When it comes to managing your brand’s social media, you know it works. I know it works. But how do you prove the impact of social media on business performance to the people that matter – management. Here’s four ways to analyze your social media strategy and show that it’s making a difference to the business figures that matter.
When it comes to social media marketing, we often think of metrics like engagement. But if your job was on the line, and you needed to comprehensively show that your social media platforms are essential for your brand success, could you prove the impact of social media on your business?
That’s the question that keeps social media managers up at night. That’s why I’ve compiled 4 easy ways to demonstrate that your social media has a tangible impact.
1 – Prove the impact of social media by increasing your brand share of voice (SOV)
Your share of voice is how you compare against your competitors, and helps you understand how successful your social media channels are performing.
The brand mentions for TK Maxx over time. Without a comparison, there are few insights you can pull.
For example, this shows the number of mentions for the brand TK Maxx (known as TJ Maxx in the US) for the last 4 months. Alone, it’s hard to define any actionable insights…
- How are they performing against the competition?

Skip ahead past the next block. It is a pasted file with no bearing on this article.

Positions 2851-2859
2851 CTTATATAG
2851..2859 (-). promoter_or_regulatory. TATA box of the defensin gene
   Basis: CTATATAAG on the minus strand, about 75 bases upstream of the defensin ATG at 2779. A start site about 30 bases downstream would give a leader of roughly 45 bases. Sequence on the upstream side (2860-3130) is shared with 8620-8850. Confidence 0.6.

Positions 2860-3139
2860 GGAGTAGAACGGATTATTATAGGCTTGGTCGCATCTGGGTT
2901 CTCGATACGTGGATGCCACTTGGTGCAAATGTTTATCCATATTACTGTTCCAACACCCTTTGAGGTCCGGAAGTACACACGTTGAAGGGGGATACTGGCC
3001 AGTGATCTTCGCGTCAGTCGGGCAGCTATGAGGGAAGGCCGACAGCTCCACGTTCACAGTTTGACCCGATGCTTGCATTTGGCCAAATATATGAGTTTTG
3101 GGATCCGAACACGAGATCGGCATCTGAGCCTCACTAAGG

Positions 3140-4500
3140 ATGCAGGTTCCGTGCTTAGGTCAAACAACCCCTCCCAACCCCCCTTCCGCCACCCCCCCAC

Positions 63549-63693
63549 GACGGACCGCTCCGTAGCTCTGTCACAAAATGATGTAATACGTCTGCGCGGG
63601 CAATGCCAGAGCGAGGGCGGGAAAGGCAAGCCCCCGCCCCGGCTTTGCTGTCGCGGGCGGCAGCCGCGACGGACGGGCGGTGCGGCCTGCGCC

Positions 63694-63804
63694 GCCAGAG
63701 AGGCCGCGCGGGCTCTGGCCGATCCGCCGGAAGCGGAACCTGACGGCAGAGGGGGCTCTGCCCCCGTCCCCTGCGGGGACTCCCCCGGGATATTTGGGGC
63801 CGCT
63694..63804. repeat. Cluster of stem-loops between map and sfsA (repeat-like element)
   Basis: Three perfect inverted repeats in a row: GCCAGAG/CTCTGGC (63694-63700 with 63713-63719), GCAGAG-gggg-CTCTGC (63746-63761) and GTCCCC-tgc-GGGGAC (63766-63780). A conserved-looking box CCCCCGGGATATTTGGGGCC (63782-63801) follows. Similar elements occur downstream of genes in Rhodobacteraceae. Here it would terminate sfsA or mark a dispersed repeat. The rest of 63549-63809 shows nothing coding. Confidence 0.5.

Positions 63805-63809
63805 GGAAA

- What is a benchmark in the industry for levels of mentions?
Now you can see that TK Maxx grew in dominance over those 4 months, overtaking their competitors as most mentioned brand over that period. We also saw brands like Gap were mainly unaffected, maintaining a fairly consistent voice, while brands like Zara saw a drop in share.
What does this change in overall brand awareness mean? A recent case study from Milward Brown has demonstrated a direct correlation between your brand’s share of voice and share of market. The more people talk about you, the higher their brand loyalty, the more likely they will spend money with you.
Dig into our share of voice guide to find out more on how to measure and improve yours.
Compare your brand mentions against your competitors. When you increase your share, you’re more likely to increase you market share.
2 – Prove the impact of social media by improving your brand sentiment
Your brand sentiment is how consumers perceive your brand. Using sentiment analysis, you can automatically categorize whether your brand word of mouth is positive or negative, helping you track your brand perception over time.
It’s probably the most delicate part of digital marketing. A crisis can happen at any second, and without a PR crisis management strategy in place, your brand sentiment can shatter overnight.
An example of sentiment analysis over time. For this brand, a single negative tweet had a big impact (as shown by the red trough).
On the other hand, one successful campaign, one well timed post, one bit of positive PR, can lift your sentiment levels drastically.
Simply, it turns your social networks into live customer feedback, that you can use to constantly improve customer service, products, marketing materials, brand, whatever. That in itself is valuable information.